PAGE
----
Metro Vancouver is regularly coined one of Canada’s most livable cities, with sprawling mountain ranges, picturesque views and a public transit system that’s leading the country when it comes to growth in proportion of ridership. Statistics Canada’s most recent report noted that Vancouver’s proportion of public transit commuters grew by 6.1% to 20.4% between 1996 and 2016. In contrast, during the same period, Toronto only saw a growth of 2.3% while Montreal experienced an uptick of 2.5%.
With many Metro Vancouverites living an active and outdoorsy lifestyle, we’re sharing 9 epic transit-friendly hikes in Metro Vancouver.
1. Burnaby Mountain Conservation Area
Serviced by Route 144, Burnaby Mountain Conservation Area consists of a network of 26 multi-use trails covering 28 kilometres, criss-crossing 576 hectares. Enjoy a vigorous hike, a leisurely stroll or a heart-pumping bike ride just a short transit trip from the city.
2. Baden-Powell Trail
The Baden-Powell Trail is a rugged but well-maintained 48 km hiking trail, that traverses from Horseshoe Bay in West Vancouver to Deep Cove in North Vancouver with trail heads scattered throughout. Two sections of the trail are easily accessible by transit, Grouse Mountain to Lynn Canyon, and Lynn Canyon to Deep Cove.
3. Quarry Rock
Serviced by Routes 211 and 212, the Quarry Rock trailhead is located at the easternmost section of the Baden-Powell Trail, just off of Panorama Drive in Deep Cove. Offering scenic views of Indian Arm and the mountains around Belcarra this hike is densely forested with many bubbling creeks, bridges and picturesque bluffs. Plan for a 30-45 minute ascent and don’t forget to stop for a legendary Roly Poly from Honey’s Doughnuts before you leave The Cove.
4. Grouse Grind
Routes 232, 236 and 247 will get you to the base of “Mother Nature’s Stairmaster” better known as the Grouse Grind. This 2.9-kilometre trail up the face of Grouse Mountain is a popular Metro Vancouver leg burner that hosts over 150,000 people annually. On average the Grind takes up to an hour and a half to complete, but plan for two hours just in case. Relax and enjoy the scenic gondola ride from the top to the base après hike.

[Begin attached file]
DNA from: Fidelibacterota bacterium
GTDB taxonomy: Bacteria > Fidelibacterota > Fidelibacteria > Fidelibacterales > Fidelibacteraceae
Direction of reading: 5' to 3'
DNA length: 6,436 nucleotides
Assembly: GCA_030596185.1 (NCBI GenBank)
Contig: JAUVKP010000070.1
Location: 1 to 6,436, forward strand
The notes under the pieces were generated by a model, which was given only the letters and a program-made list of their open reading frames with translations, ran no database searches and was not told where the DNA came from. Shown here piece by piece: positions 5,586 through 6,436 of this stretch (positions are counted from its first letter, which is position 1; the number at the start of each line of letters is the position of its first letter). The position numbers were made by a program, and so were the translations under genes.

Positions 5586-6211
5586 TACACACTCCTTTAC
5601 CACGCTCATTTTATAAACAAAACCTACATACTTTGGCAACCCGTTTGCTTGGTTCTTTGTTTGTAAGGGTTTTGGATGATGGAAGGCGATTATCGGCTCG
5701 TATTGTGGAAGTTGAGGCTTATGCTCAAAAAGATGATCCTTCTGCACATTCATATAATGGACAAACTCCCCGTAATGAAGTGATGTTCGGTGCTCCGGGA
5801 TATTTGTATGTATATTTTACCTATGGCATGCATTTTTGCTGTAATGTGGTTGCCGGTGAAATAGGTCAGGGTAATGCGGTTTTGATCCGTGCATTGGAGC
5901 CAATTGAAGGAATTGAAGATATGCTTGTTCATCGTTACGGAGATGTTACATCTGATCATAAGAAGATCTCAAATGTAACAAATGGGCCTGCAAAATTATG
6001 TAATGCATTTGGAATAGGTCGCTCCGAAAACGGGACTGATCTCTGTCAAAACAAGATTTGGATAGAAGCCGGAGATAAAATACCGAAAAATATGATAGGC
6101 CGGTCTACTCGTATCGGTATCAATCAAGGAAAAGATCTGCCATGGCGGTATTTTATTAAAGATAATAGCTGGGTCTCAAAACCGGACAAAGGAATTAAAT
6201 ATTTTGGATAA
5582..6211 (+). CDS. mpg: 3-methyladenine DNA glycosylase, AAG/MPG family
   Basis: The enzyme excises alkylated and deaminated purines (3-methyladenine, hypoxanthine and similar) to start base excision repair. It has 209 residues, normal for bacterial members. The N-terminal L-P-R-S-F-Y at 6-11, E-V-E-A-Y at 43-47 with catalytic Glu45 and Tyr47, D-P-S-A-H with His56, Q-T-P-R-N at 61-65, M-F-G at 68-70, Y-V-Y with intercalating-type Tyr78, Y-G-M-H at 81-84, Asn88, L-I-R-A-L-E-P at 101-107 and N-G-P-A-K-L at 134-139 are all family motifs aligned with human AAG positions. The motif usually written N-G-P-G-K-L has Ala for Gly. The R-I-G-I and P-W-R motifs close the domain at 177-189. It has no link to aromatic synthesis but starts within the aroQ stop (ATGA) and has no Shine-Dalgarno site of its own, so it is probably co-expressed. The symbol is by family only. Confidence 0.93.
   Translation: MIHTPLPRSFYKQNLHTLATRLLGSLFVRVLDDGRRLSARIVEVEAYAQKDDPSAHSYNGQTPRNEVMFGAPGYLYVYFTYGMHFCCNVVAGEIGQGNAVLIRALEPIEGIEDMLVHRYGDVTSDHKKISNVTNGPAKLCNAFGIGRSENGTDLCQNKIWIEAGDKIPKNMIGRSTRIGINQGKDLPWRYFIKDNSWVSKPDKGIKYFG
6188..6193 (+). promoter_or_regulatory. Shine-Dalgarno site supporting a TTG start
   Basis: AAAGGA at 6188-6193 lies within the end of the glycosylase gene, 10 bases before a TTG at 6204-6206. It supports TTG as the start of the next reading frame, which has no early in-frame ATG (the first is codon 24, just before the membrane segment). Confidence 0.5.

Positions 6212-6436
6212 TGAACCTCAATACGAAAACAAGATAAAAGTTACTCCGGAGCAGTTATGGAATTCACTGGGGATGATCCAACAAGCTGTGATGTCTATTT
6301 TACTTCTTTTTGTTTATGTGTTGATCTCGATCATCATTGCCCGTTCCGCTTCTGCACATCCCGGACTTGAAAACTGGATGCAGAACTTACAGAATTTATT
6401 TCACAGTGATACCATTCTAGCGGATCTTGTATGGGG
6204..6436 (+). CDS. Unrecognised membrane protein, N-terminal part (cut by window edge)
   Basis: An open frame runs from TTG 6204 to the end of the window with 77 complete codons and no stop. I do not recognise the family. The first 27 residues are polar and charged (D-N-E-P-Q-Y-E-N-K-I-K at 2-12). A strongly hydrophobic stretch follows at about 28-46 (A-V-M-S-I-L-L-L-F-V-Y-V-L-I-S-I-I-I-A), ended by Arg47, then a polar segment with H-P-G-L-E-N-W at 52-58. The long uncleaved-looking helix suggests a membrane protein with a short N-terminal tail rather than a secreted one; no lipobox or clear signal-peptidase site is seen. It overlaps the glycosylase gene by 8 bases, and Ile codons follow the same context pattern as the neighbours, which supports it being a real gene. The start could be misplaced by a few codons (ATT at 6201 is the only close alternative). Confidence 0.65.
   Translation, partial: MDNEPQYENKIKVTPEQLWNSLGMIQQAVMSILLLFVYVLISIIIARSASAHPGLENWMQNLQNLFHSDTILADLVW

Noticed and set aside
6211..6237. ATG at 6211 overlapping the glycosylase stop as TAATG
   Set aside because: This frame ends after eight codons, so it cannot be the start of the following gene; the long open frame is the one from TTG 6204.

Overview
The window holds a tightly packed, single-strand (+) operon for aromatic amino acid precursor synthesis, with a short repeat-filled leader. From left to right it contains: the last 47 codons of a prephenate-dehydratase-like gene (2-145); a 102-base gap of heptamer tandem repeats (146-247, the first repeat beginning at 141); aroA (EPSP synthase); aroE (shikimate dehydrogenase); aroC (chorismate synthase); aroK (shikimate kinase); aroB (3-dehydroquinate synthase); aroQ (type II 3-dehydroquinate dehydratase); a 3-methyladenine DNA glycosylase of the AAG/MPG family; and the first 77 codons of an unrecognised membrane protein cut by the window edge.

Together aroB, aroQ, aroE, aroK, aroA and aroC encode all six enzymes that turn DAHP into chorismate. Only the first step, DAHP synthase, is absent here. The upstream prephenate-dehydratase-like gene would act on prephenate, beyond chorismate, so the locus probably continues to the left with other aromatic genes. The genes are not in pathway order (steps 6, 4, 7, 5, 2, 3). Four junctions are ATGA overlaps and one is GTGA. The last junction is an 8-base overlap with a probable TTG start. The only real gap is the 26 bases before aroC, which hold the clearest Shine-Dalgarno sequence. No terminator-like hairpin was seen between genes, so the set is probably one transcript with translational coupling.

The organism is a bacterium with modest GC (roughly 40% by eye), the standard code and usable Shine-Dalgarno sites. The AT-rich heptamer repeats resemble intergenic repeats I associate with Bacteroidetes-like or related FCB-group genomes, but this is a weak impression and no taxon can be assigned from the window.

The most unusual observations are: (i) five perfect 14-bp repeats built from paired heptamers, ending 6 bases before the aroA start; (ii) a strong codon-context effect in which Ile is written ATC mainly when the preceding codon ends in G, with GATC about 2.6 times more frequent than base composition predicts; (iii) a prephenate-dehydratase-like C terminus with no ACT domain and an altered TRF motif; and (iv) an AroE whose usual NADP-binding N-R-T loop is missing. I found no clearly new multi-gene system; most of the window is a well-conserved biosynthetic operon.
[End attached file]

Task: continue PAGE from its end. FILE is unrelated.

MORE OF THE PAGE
5. Lynn Headwaters Regional Park
Serviced by Routes 210 and 228 Lynn Headwaters Regional Park is a popular gateway to the North Shore wilderness. The largest of Vancouver’s regional parks, a variety of hiking trails for all skill levels of hiker awaits. How do I get to the Lynn Loop trailhead? This trail begins at Lynn Headwaters parking lot.
Plan your hike here before you head out to make the most of your day.
6. Mundy Park
Serviced by Routes 151, 152, 153 and 156, Mundy Park is a beautiful 178 hectare park and rare urban forest located in Coquitlam. The park’s 5.5 km multi-use community pathway encircles the park and can be completed on foot within an hour. Shorter walks on the interior trails will guide visitors on a scenic loop around Mundy Lake or to the viewing benches at Lost Lake.
7. Crystal Falls Trail
Serviced by Routes 188, 191 and 174, the Crystal Falls trail head is located at the top of Shaughnessy Street in central Coquitlam. This is an easy 6 km hike in Coquitlam which travels up alongside the Upper Coquitlam River, ending at the scenic Crystal Falls waterfall on Pritchett Creek. Pack a bathing suit for this one as shallow waters and canyon pools make for a great swim.
8. Lighthouse Park
Take Route 250 to one of Greater Vancouver’s most beautiful parks. Located along the shores of West Vancouver, Lighthouse Park boasts some of the largest Douglas Fir trees in Greater Vancouver as well as breathtaking views of the ocean. A variety of trails to choose from mean this is an excellent choice for hikers and walkers of all abilities.
9. Killarney Lake Loop
If you’re looking for the perfect day trip, hop on the ferry and take Routes 280 and 281, to peaceful Bowen Island. Home of Killarney Lake, and a 4km loop trail that circles the tranquil Lake. Stop in at the visitor centre in Snug Cove for a trail map before you head out to ensure you hit each picturesque look-out point.
So grab your Compass Card and your favourite pair of hikers and hit the trails this weekend.
Did your favourite transit accessible hike make this list? Hit us up in the comments with your go-to trail.
Author: Sarah Kertcher